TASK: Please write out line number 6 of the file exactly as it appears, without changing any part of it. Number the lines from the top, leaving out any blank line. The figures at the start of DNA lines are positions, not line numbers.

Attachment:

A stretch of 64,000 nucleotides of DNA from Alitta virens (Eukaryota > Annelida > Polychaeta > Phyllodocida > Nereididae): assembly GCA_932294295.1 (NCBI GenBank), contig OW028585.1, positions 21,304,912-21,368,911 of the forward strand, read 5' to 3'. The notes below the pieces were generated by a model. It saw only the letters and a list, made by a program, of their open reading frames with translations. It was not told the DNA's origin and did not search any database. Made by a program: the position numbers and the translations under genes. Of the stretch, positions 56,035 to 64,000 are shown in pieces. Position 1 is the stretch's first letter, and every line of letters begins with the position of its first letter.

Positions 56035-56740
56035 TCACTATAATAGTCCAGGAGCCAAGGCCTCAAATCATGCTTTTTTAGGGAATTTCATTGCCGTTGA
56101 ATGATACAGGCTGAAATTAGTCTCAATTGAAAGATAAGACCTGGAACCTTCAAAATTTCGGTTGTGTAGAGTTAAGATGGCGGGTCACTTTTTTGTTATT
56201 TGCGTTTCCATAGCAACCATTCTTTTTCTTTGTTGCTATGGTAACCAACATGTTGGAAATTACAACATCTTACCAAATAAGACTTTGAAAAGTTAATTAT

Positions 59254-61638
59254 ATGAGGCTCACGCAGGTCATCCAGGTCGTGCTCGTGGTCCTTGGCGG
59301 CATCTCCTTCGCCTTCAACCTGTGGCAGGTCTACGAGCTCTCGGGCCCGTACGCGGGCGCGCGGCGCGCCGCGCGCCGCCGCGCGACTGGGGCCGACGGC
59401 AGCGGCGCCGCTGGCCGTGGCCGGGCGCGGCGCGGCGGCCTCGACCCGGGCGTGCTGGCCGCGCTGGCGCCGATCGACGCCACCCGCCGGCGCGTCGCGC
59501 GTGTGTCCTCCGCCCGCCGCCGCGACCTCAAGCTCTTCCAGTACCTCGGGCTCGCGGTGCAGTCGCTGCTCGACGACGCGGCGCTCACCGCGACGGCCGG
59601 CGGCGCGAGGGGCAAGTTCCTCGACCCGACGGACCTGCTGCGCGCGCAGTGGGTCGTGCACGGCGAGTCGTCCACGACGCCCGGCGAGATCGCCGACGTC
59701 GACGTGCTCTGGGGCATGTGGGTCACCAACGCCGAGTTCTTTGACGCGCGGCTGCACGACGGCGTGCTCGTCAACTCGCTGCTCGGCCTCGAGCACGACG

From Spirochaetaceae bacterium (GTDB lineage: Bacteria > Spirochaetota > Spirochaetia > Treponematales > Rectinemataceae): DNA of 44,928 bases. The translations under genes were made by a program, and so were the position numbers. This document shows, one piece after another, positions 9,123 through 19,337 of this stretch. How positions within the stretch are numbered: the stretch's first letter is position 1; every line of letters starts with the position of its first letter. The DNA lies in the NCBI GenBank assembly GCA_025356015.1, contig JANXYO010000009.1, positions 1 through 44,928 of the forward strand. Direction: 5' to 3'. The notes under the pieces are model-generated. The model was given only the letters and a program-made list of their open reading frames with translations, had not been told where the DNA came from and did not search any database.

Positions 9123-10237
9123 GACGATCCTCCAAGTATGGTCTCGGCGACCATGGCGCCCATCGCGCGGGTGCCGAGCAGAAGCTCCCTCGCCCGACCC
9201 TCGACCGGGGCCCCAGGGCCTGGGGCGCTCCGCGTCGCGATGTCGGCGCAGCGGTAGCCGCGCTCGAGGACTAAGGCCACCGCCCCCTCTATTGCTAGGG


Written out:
Positions 59254-61638